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NSW. education laptops might be loaded with Linux

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a b 5 Linux
March 18, 2009 8:32:02 AM

mmm As from last year... we are getting free netbooks for school

http://www.zdnet.com.au/blogs/under-the-microscope/soa/...

somehow I'm gonna bet if they do use Linux, they won't allow for terminal... and I'm gonna bet they're gonna censor quite some stuff...
a b 5 Linux
March 18, 2009 9:31:20 PM

Reformat.
a b 5 Linux
March 19, 2009 1:10:17 PM

amdfangirl said:
mmm As from last year... we are getting free netbooks for school

http://www.zdnet.com.au/blogs/under-the-microscope/soa/...

somehow I'm gonna bet if they do use Linux, they won't allow for terminal... and I'm gonna bet they're gonna censor quite some stuff...


I doubt it. Schools have a hard enough time keeping people from doing that on Windows, where the IT person (if they have one) might be familiar with what to block on computers. Give an average IT guy or girl that just knows Windows or MacOS a Linux or UNIX machine and watch their face turn green. Yes, even the Mac people who constantly talk about their machine being based on UNIX rarely even know that their machine has xterm installed, let alone actually how to do anything with it. A real UNIX admin would be able to stop any shenanigans you might try to pull, but UNIX admins are far rarer and more expensive than your typical IT people with a couple of correspondence-course Microsoft training certificates.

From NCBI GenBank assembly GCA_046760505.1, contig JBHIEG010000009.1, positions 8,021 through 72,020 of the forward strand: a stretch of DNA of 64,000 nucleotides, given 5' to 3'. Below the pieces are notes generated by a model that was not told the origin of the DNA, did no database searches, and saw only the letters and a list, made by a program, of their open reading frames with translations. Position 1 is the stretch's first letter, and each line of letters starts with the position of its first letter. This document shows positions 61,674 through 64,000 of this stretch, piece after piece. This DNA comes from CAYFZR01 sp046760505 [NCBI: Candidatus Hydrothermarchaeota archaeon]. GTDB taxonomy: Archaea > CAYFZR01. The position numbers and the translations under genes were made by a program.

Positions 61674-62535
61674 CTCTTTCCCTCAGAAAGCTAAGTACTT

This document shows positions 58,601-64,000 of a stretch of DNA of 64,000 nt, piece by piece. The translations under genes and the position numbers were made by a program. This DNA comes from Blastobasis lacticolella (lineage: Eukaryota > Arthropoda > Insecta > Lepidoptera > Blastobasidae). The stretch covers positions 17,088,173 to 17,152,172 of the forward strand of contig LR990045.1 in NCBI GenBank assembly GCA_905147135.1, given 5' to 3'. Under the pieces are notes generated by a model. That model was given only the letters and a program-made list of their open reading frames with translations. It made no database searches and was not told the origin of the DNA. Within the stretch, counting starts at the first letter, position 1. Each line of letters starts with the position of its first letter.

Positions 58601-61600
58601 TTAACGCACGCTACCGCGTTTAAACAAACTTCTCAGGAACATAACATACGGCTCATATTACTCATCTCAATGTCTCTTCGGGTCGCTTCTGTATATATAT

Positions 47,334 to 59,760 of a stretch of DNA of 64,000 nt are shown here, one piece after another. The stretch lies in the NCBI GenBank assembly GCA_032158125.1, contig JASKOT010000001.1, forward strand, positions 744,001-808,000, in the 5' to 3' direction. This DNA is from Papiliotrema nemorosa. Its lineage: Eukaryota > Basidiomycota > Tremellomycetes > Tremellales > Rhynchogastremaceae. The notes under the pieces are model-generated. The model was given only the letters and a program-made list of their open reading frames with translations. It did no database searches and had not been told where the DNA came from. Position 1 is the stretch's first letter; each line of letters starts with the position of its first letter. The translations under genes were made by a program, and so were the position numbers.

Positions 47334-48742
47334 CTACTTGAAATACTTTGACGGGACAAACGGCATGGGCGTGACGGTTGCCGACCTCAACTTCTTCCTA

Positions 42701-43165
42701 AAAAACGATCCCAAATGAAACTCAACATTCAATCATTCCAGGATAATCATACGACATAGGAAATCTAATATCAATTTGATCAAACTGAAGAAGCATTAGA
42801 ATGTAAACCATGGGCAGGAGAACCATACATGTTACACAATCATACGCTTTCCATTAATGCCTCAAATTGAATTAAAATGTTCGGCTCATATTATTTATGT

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a b 5 Linux
March 19, 2009 6:37:06 PM

mod parent up +10

MU_Engineer is right on!
a b 5 Linux
March 21, 2009 11:45:56 AM

You would think so... Of the ones I've seen done for large scale rollout they tend to be imaged centrally and then pushed out to the end users. As such the knowledge hole is removed, all the local site has to do hand them out.

Linux in this environment might well stand a chance. Knowing that your students will realise that they can't install MSN and the like might just be the basis of a good sale. If your school tech can't understand it then the chances of your average school kid bothering are slim.
a b 5 Linux
March 22, 2009 6:04:39 AM

Like I said, reformat. Then install what you want :D 
a b 5 Linux
March 23, 2009 9:18:03 AM

audiovoodoo said:
You would think so... Of the ones I've seen done for large scale rollout they tend to be imaged centrally and then pushed out to the end users. As such the knowledge hole is removed, all the local site has to do hand them out.

Linux in this environment might well stand a chance. Knowing that your students will realise that they can't install MSN and the like might just be the basis of a good sale. If your school tech can't understand it then the chances of your average school kid bothering are slim.


I'd get around it ASAP, I'd get Pidgin and possibly Atomic Tanks for leisure, then teach everybody in the grade how to do it.
a b 5 Linux
March 23, 2009 7:23:51 PM

And you my friend are part of the problem... Sorry, but when you start to admin systems your attitude changes. Get used to the idea that this is a work tool, a locked down environment configured with just the tools you need to do your job, at your age you've got a couple of decades at least to put up with it!

Don't get me wrong here, I love letting people play and have told people to 'go break it' on a good few occasions, my C++ tutor did this to my class to encourage us to play back in the day. Difference is that those machines were imaged and restored to a known working config at the end of every day.

a b 5 Linux
March 24, 2009 11:57:36 PM

amdfangirl said:
I'd get around it ASAP, I'd get Pidgin and possibly Atomic Tanks for leisure, then teach everybody in the grade how to do it.